Friday, August 1, 2014
Voters will see only one contested primary race on the Aug. 5 ballot.
The outcome of the Republican race for county clerk between incumbent Denise Hubbard and longtime Callawegian Kathy Potter will determine who wins the spot as no Democrats have sought the office.
Hubbard said she’s enjoyed serving Callaway County and would like to continue to do so. She said she wants to ensure all elections are honest and fair while seeing that “every vote is cast properly.”
“I believe that election integrity is very important,” Hubbard said.
Hubbard said she’s saved county taxpayers $25,000 through auditing the county phone lines, enforcing information technology improvements and reducing the costs of elections.
Increasing government transparency was a goal of Hubbard’s when she entered office, she said. She said because of the efforts of her and her staff, Callaway County Commission agendas are posted online as well as audio recordings of commission meetings. Hubbard added that the county clerk’s office online presence has improved with a posted county budget, election night reporting and sample ballots.
Election training of a bi-partisan team has also been an initiative, Hubbard said. If re-elected, Hubbard wants to continue the path her office has taken in addition to making electronic copies of historical records.
Potter said her desire to run for county clerk is rooted in two main concerns addressed in Fulton Sun articles from 2011 and 2012.
According to a 2011 Fulton Sun article, Hubbard enacted a policy in her office to allow employees to care for their infants, aging between 6 and 8 months, at work. Potter said she understands the attention babies require and how that conflicts with a work day.
“I know when your child needs you, you drop everything,” Potter said.
Another concern for Potter was raised when Carrington lost its polling place in 2012.
“First, (I want to) restore professionalism, order and dignity to that office,” Potter said.
Her experience in customer service, she said, will help her do just that. Formerly an admissions representative, Potter is now in charge of a nationwide call center. Increasing the ease and convenience of voting is a goal of Potters, which she hopes will increase voter turnout. She also wants to better public communication on where polling places are located.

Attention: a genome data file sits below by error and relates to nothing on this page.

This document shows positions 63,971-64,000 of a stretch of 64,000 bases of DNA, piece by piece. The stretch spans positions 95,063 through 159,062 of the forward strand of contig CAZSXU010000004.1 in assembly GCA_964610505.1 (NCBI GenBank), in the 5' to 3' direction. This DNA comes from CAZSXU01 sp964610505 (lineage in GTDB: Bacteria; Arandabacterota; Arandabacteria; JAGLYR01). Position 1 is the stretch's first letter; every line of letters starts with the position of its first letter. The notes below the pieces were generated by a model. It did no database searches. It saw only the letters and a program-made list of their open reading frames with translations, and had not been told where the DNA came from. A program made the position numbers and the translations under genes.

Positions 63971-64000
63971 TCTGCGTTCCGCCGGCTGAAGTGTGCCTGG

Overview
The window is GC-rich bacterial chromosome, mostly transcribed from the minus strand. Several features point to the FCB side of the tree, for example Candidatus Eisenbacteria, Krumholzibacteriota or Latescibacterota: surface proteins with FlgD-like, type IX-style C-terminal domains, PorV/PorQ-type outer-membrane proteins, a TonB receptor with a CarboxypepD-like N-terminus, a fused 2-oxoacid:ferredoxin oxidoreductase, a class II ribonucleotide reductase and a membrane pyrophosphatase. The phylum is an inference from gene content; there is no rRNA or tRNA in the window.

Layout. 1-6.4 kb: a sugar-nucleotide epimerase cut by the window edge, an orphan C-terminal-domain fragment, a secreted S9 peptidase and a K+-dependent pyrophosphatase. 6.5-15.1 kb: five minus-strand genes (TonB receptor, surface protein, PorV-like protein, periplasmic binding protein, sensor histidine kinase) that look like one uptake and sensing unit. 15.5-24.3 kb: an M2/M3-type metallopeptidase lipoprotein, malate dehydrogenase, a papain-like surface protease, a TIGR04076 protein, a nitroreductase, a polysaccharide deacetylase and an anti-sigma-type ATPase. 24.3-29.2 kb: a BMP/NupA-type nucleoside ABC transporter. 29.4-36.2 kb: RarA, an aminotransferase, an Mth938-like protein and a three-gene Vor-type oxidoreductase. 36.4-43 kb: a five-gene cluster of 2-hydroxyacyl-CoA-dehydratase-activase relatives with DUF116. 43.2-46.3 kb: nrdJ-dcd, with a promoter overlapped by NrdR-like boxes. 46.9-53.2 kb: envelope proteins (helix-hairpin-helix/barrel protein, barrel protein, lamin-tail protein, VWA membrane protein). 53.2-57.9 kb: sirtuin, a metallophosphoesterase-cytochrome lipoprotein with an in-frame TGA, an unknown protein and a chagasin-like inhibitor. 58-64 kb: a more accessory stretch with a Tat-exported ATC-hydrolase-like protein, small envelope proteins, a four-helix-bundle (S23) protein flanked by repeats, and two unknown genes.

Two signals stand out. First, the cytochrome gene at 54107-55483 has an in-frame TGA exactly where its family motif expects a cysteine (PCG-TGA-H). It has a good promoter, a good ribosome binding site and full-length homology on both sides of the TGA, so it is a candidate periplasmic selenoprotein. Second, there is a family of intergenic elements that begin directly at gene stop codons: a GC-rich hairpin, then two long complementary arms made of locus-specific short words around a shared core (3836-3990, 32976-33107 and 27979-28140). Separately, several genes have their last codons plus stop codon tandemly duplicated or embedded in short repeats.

Potter added that she would like to establish an educational program for high school students preparing to vote for the first time in order to “stress the importance of their voice at the local, state and federal levels.”
In response to Potter’s concerns, Hubbard said the Carrington location was not handicap accessible. She also said the child-care policy allowed her to be in the office while caring for her child instead of being out for 6-8 weeks on maternity leave.
Voters will also decide on a use tax measure put forward by the Fulton City Council and Callaway County Commission.
If passed, the Callaway County local use tax measure would “impose a local use tax on out-of-state purchases” at a one percent rate, the same rate as the local sales tax rate.
Callaway County Presiding Commissioner previously told the Fulton Sun that, based on information from the Missouri Department of Revenue, the county would lose $110,000-$120,000 per year.
If the measure passes for Fulton, the local use tax rate would match the local sales tax rate at two percent.
City Administrator previously told the Fulton Sun that the city could lose $30,000-$40,000 annually if the measure does not pass.
As Callaway County moves toward becoming a Class 2 county, residents can determine if the prosecuting attorney’s position — which is specified as part-time for Class 2 counties — will remain full-time or change to part-time.
Felony cases in Callaway County have increased from 400 in 2002 to 600 in 2013, according to Callaway County Prosecuting Attorney Chris Wilson. He added that the prosecuting attorney’s office handled 3,600 misdemeanor cases in 2013, compared to 1,600 in 2002.
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